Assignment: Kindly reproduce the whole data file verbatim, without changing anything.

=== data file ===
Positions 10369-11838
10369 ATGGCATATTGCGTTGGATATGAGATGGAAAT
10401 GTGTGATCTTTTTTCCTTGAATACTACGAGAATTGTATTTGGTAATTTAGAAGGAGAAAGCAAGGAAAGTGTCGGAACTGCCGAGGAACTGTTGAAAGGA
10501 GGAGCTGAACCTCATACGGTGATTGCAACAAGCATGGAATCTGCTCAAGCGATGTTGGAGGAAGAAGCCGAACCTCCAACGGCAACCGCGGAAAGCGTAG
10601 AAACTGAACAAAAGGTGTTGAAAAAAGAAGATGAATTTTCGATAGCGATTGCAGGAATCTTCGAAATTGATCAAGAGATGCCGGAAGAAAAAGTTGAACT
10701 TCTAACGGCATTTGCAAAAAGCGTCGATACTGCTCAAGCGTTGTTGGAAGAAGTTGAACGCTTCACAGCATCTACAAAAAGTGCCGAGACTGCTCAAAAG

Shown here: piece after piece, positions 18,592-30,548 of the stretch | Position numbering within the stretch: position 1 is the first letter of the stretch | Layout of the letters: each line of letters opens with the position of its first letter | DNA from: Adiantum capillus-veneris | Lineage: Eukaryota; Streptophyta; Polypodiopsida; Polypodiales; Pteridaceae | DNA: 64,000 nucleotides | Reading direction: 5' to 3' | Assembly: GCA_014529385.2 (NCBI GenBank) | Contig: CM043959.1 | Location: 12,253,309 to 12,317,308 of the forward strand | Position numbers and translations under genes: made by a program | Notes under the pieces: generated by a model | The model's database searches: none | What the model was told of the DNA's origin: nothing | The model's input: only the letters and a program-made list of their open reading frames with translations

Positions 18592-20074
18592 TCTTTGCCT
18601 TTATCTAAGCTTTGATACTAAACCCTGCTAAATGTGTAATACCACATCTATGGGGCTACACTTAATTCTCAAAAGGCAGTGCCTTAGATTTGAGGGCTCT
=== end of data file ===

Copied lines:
Positions 10369-11838
10369 ATGGCATATTGCGTTGGATATGAGATGGAAAT
10401 GTGTGATCTTTTTTCCTTGAATACTACGAGAATTGTATTTGGTAATTTAGAAGGAGAAAGCAAGGAAAGTGTCGGAACTGCCGAGGAACTGTTGAAAGGA
10501 GGAGCTGAACCTCATACGGTGATTGCAACAAGCATGGAATCTGCTCAAGCGATGTTGGAGGAAGAAGCCGAACCTCCAACGGCAACCGCGGAAAGCGTAG
10601 AAACTGAACAAAAGGTGTTGAAAAAAGAAGATGAATTTTCGATAGCGATTGCAGGAATCTTCGAAATTGATCAAGAGATGCCGGAAGAAAAAGTTGAACT
10701 TCTAACGGCATTTGCAAAAAGCGTCGATACTGCTCAAGCGTTGTTGGAAGAAGTTGAACGCTTCACAGCATCTACAAAAAGTGCCGAGACTGCTCAAAAG

Shown here: piece after piece, positions 18,592-30,548 of the stretch | Position numbering within the stretch: position 1 is the first letter of the stretch | Layout of the letters: each line of letters opens with the position of its first letter | DNA from: Adiantum capillus-veneris | Lineage: Eukaryota; Streptophyta; Polypodiopsida; Polypodiales; Pteridaceae | DNA: 64,000 nucleotides | Reading direction: 5' to 3' | Assembly: GCA_014529385.2 (NCBI GenBank) | Contig: CM043959.1 | Location: 12,253,309 to 12,317,308 of the forward strand | Position numbers and translations under genes: made by a program | Notes under the pieces: generated by a model | The model's database searches: none | What the model was told of the DNA's origin: nothing | The model's input: only the letters and a program-made list of their open reading frames with translations

Positions 18592-20074
18592 TCTTTGCCT
18601 TTATCTAAGCTTTGATACTAAACCCTGCTAAATGTGTAATACCACATCTATGGGGCTACACTTAATTCTCAAAAGGCAGTGCCTTAGATTTGAGGGCTCT